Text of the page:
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「Tutorial」Crossgrade Ubuntu on a Raspberry Pi

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Prep Info

This tutorial will guide you crossgrade your 32bint Ubuntu installation to 64bit on a RaspberryPi 3B+.

32bit architechure on RaspberryPi 3B+ is known as armhf which is a ‘hard float’ version of armv7, 64bit is called arm64 or aarch64.

Main process

Install arm64 bootloader (aka U-Boot) and arm64 linux kernel — Boot into the arm64 kernel — Replace all the packages with their arm64 counterparts

Step by step

  1. Change to root user
su
  1. Enable the ablility to install arm64 packages in dpkg and apt.
dpkg --add-architecture arm64
  1. Use apt install the arm64 version U-Boot package, then install arm64 linux kernel, which support both 32bit & 64bit userland tools.
apt update
apt install u-boot-rpi:arm64 u-boot-tools:arm64 linux-image-raspi:arm64
  1. Go to the firmware partion on your SDCard (or on your USB Drive, in case you are using USB Boot), where the bootloader and its configurations are locate.
# SDCard mount points
# lsblk | grep mmcblk0
# mmcblk0     179:0    0  7.4G  0 disk 
# |-mmcblk0p1 179:1    0  256M  0 part /boot/firmware
# `-mmcblk0p2 179:2    0  7.2G  0 part /
cd /boot/firmware
  1. Check and make sure the bootloader is configured correctly. Take a closer look at the config.txt file, make sure in the [pi3] section kernel equals to uboot_rpi_3.bin and in the [all] section the line arm_64bit=1 is presented. Make sure the binary file uboot_rpi_3.bin is actually in the bootloader partion.
# Sample output
ls -al | grep .bin
# -rwxr-xr-x 1 root root    52456 Feb  2 04:35 bootcode.bin
# -rwxr-xr-x 1 root root    52456 Jan 18 12:11 bootcode.bin.bak
# -rwxr-xr-x 1 root root   466672 Jan 18 07:30 uboot_rpi_2.bin
# -rwxr-xr-x 1 root root   516416 Jan 18 07:30 uboot_rpi_3.bin
# -rwxr-xr-x 1 root root   479120 Jan 18 07:30 uboot_rpi_3_32b.bin
# -rwxr-xr-x 1 root root   572064 Jan 18 07:30 uboot_rpi_4.bin
# -rwxr-xr-x 1 root root   536140 Jan 18 07:30 uboot_rpi_4_32b.bin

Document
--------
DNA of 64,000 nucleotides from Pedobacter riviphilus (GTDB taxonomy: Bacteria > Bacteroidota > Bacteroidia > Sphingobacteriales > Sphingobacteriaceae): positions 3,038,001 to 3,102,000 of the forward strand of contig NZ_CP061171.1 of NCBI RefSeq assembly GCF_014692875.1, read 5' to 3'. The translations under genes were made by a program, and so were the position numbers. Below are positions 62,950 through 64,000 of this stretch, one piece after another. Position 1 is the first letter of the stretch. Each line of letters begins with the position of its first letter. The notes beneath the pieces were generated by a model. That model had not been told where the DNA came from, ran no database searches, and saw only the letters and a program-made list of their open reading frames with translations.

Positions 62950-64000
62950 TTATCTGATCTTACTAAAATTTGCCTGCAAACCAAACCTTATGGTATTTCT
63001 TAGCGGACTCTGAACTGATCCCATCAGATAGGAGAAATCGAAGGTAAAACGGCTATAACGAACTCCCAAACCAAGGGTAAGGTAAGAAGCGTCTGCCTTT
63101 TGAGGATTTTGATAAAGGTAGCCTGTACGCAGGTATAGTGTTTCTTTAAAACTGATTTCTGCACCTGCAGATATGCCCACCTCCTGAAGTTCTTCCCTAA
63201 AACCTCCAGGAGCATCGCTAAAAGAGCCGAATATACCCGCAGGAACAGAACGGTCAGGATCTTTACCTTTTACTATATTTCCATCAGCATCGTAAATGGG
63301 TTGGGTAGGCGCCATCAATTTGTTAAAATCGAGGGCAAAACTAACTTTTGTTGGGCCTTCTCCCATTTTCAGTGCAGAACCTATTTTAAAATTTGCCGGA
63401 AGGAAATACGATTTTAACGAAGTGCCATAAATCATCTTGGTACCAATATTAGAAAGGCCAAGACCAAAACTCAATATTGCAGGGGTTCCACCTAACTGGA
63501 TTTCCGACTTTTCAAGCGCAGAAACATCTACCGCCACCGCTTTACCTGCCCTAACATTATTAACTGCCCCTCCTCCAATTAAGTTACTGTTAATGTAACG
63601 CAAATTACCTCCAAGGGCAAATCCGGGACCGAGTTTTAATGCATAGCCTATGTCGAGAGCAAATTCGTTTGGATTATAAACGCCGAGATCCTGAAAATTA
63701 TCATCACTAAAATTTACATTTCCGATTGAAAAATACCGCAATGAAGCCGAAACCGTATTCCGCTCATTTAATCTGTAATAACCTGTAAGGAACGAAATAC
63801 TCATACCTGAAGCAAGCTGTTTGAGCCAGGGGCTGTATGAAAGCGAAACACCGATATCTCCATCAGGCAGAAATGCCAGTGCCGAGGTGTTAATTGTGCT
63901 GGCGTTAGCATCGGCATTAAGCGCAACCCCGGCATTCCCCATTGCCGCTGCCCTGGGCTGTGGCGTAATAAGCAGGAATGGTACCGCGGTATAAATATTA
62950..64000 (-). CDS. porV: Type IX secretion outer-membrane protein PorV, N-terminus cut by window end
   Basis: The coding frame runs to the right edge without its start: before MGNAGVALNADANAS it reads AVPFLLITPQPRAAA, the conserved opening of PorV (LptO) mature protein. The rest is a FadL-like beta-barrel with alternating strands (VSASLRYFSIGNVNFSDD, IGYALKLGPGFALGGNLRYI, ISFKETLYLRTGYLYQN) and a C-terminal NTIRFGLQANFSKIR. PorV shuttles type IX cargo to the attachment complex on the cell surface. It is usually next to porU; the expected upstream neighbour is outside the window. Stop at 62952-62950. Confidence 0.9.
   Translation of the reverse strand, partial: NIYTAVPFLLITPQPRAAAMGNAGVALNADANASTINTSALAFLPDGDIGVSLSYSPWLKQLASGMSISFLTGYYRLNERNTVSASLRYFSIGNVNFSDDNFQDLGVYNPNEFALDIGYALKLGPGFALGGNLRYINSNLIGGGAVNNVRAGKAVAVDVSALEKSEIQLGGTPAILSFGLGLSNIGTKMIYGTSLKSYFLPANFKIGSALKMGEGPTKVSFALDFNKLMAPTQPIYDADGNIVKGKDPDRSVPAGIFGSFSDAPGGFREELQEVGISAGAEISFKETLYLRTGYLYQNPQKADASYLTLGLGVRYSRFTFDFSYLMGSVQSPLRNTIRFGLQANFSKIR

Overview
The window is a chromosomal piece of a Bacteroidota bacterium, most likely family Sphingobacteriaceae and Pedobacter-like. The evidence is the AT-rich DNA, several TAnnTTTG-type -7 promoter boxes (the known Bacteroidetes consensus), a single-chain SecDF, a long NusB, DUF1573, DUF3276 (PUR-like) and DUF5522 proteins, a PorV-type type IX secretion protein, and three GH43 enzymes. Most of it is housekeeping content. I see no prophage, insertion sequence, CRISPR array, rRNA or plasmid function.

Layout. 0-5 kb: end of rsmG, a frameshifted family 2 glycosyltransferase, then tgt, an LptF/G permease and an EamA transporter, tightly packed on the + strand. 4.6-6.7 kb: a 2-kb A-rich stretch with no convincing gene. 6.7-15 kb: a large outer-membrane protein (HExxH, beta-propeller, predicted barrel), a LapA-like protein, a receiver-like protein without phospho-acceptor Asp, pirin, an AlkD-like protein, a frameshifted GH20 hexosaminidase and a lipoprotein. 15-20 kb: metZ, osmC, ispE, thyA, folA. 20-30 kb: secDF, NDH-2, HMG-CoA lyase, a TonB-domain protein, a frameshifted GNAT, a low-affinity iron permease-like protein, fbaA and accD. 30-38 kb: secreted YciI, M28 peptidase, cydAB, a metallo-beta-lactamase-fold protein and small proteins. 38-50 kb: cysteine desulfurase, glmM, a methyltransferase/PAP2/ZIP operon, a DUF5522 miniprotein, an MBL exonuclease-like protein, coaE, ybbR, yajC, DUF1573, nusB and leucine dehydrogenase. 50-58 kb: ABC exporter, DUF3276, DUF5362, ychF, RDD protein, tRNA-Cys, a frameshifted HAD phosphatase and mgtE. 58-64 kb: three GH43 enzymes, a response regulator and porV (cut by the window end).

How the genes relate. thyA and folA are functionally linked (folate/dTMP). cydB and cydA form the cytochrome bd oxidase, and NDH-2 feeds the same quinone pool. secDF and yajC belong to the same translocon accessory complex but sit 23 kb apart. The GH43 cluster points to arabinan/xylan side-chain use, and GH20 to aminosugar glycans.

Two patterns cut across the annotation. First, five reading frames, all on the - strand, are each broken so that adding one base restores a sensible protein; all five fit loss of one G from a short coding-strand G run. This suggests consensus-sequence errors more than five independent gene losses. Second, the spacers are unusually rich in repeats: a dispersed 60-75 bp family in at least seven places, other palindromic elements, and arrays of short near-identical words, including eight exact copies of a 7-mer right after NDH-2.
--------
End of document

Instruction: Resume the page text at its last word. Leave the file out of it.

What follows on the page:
# -rwxr-xr-x 1 root root   558456 Jan 18 07:30 uboot_rpi_arm64.bin
# An original configuration file from stock 64bit Ubuntu RPI3B+ system image.
cat config.txt

# ...
[pi4]
kernel=uboot_rpi_4.bin
max_framebuffers=2

[pi2]
kernel=uboot_rpi_2.bin

[pi3]
kernel=uboot_rpi_3.bin

[all]
arm_64bit=1
device_tree_address=0x03000000
# ...
enable_uart=1
cmdline=cmdline.txt

include syscfg.txt
include usercfg.txt
  1. Reboot. You should boot directly into your new arm64 kernel.
# After reboot login as root
arch
# aarch64
  1. Download latest arm64 dpkg tar apt and apt-utils with their dependences. Then go to /var/cache/apt/archives/ and install these packages offline manually.(After installation, dpkg will see armhf as foreign architecture)
apt clean
apt --download-only install dpkg:arm64 tar:arm64 apt:arm64 apt-utils:arm64
cd /var/cache/apt/archives/
dpkg -i *.deb
  1. Fix broken. Do serveral apt –fix-broken install commands. CAUTION! You really need to pay attention to what apt:arm64 attempt to install or remove, you shall stop when you spot apt:arm64 trying to install its 32bit counterpart apt:armhf while it is trying to remove itself. Go back to /var/cache/apt/archives/ reinstall apt and apt-utils. After that you should manually check package dependences and fix them, then do an apt full-upgrade.
apt --fix-broken install
# ...
# cd /var/cache/apt/archives/
# dpkg -i apt*
apt full-upgrade
  1. Crossgrade all the other armhf packages to arm64, reboot, then purge all the armhf packages.
# Make sure default arch has been changed
dpkg --print-architecture
# arm64
dpkg --print-foreign-architectures
# armhf

apt install $(dpkg -l | grep '^.i.*:armhf' | grep :armhf | sed -e s/:armhf/:amd64/ | awk '{print $2}')
reboot
#...
apt purge $(dpkg -l | grep '^.i.*:armhf' | awk '{print $2}')
  1. Remove the armhf architecture. Done!
dpkg --remove-architecture armhf
apt update

Optional

You can keep the armhf architecture and some armhf packages.In case some packages do not provide arm64 version, and you need them. Use tty console cable connect to the RaspberryPi, unstable ssh connection may cause unnecessary trouble during the crossgrade process. Besides, you may want to install man-db and some network related service packages at last. Because, first, man-db will be temperory broken if you have not installed its dependences, and you will not be able to use man to check manuals when you forget something, second, if something go wrong with the service packages that related to network, you may not be able to connect to the internet, therefore you can not use apt to install packages online anymore, and you will need another computer to fix this broken.

Reference

[1]. Debian Wiki CrossGrading

[2]. Ubuntu RaspberryPi Wiki Multiarch

[3]. Is it possible to “upgrade” from a 32bit to a 64bit installation? the answer by Asterix on AskUbuntu.com

[4]. Convert from armhf to arm64 on Raspberry Pi 3 B running 64-bit Ubuntu Server 18.04 LTS (Bionic) the answer by moonwalker on AskUbuntu.com

— Feb 5, 2022